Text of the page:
Designing Molecular Gate Adsorbents for Natural Gas Purification using PSA
The PSA system is used to study the separation of contaminants such as N2, CO2, CO, and H2S from natural gas (NG). Shiflett lab group is currently working with Dr. David Corbin (Senior Scientist, CEBC) to develop new molecular sieves for the kinetic separation of N2, CO2, CO, and H2S from NG.
To remove contaminants, the natural gas is fed under pressure through a PSA column containing molecular sieve which can adsorb N2, CO2, CO, and H2S. After the sieve is saturated with N2, CO2, CO, or H2S, the flow is redirected to the next column and the first column is depressurized to desorb the N2, CO2, CO, and H2S and regenerate the sieve. In some cases the desorption is slower than the adsorption step, so multiple columns are needed to allow time for complete column regeneration. Development of a molecular sieve to remove N2, CO2, CO, and H2Sfrom CH4 based on size difference is challenging because they only differ in size by 0.2 Angstroms (N2, CO2, CO, and H2S are about 3.4 to 3.6 Angstroms vs. CH4 is 3.8 Angstroms). However, if a molecular sieve can be developed for this application, it will significantly reduce the cost of separating inert gases such as N2, CO2, CO, and H2S and possibly He from NG. Current technologies, such as cryogenic plants for N2 removal, are complex and have high capital and operating costs compared to using a PSA system. The PSA technology is also field deployable, modular and can be scaled out to meet the capacity of the gas field.
Sulfite Removal from Wine
Within the winemaking industry, sulfites are used as a chemical additive to prevent wines from spoiling or browning as they age, and to ensure that wines are free of unwanted bacteria at the time of opening. While there are obvious advantages to using sulfites in wine, a small percentage of the population experiences severe adverse health effects as a result of a sulfite sensitivity. These people may experience asthma attacks, rashes, and headaches as a results of the presence of sulfite in wine. Our research group is designing a device to go on the end of a wine bottle to remove sulfites from wine at the time of pouring. Students are working to design and print a 3D prototype, while also investigating materials such as zeolites, ion exchange resins, and clays to discover which materials may selectively remove sulfite without changing the taste of wine. Students are using a combination of qualitative and quantitative techniques to investigate which materials may be more successful at removing sulfites than the few commercial products that already exist on the market. It is the hope of our group to design a cost-effective single use device to allow wine drinkers to enjoy wine without the presence of unnecessary chemical additives.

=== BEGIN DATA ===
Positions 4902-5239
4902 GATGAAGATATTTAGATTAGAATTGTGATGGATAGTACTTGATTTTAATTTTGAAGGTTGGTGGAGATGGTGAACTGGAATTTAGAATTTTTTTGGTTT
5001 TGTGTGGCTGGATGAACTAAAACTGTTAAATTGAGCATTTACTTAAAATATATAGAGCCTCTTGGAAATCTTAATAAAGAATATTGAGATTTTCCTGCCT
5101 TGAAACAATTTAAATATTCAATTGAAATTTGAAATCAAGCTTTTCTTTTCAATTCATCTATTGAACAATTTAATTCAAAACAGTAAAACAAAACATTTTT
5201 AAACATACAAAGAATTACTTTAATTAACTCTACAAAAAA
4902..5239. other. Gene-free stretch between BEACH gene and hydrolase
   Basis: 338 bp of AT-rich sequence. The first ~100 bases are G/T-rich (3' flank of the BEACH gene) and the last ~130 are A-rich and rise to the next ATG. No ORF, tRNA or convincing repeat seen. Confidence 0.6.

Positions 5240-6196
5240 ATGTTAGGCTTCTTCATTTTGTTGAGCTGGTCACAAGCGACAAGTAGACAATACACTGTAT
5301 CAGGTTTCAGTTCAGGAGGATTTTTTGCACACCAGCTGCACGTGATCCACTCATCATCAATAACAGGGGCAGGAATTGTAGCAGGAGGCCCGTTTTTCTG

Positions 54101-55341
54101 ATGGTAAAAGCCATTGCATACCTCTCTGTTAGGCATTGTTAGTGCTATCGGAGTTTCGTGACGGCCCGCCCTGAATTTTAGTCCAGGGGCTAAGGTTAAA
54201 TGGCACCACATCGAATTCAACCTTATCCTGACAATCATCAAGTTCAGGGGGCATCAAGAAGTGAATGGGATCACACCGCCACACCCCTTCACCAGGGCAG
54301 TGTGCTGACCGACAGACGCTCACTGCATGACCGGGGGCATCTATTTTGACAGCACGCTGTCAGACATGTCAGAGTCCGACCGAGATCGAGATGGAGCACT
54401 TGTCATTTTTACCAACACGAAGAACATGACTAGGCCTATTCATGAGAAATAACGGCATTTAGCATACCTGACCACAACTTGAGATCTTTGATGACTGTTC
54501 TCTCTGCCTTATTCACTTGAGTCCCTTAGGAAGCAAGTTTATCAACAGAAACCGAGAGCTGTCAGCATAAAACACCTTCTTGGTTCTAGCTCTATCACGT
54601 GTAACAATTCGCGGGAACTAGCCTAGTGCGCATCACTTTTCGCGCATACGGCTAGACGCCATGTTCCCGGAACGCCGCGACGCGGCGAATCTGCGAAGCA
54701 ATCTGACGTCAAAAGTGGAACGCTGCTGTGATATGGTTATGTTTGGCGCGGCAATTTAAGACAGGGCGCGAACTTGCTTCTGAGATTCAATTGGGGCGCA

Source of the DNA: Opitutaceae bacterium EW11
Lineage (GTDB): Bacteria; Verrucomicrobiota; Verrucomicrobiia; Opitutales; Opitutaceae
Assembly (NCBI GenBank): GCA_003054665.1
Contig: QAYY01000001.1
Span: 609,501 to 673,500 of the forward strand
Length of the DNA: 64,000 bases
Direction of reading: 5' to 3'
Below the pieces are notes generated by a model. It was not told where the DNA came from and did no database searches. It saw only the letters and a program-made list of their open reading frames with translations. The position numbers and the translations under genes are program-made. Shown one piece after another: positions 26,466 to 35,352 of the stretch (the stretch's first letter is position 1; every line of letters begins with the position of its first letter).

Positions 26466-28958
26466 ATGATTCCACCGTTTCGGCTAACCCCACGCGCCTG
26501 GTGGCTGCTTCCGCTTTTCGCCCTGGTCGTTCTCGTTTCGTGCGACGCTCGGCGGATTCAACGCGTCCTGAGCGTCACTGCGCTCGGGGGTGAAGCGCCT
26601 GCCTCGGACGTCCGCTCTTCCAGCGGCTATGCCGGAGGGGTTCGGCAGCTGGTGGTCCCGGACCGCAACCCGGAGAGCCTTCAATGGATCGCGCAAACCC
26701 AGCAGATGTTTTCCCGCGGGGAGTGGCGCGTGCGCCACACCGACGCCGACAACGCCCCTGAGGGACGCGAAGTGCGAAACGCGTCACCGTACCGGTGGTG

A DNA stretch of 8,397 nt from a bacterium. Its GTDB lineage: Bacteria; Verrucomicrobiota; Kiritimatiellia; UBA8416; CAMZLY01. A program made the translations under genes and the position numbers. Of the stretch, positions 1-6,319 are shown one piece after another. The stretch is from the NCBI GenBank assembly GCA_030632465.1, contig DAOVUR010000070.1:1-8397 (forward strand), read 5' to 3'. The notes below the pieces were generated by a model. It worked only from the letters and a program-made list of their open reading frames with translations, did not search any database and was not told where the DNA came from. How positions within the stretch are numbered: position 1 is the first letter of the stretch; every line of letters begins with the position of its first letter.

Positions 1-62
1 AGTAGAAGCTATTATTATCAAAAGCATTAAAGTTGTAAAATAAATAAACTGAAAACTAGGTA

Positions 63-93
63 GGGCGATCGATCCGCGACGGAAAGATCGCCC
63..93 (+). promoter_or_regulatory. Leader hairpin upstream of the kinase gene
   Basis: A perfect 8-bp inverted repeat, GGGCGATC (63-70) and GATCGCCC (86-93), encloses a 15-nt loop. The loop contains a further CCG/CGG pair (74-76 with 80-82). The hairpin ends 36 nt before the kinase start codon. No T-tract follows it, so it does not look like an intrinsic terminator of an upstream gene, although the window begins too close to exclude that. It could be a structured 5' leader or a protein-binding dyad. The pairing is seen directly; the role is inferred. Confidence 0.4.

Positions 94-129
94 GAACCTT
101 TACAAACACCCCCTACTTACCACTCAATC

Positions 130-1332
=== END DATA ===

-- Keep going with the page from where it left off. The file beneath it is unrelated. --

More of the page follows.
Water Desalination via Gas Hydrate Technology
Global population continues to increase, consequently the demand for freshwater keeps rising. As a response to this pressing need, several desalination plants have developed during the past decades. Most of these utilize reverse osmosis (RO) or multi-stage flash distillation (MSF) as their separation technology. However, pumping large amounts of liquids to elevated pressures and the significant thermal heating requirement makes these technologies expensive. An alternative desalination technology is the use of clathrate hydrates.
A clathrate hydrate is a crystalline cage-like water structure which encloses a guest molecule. The conditions at which clathrate hydrates form are specific to the guest molecule. In past experiments, researchers have investigated several different refrigerants (HCFC-22, HFC-134A, HCFC-141b, etc.) as clathrate formers to separate brine from freshwater and have observed clathrates form at temperatures above the freezing point of water. This is an important benefit because it decreases the energy needed to cool the seawater to reach crystallization conditions. Nonetheless, due to the ozone depletion and global warming potentials related to CFCs, HFCs, and HCFCs, the clathrate formers investigated in the past are no longer environmentally viable.
The purpose of our research is to identify an optimum clathrate former. We will achieve our goal through fundamental studies on phase transition properties, hydrate formation kinetics, and solubility of refrigerants in saline water, while simultaneously sustaining a pragmatic approach to desalinating water by considering heat integration and technology coupling.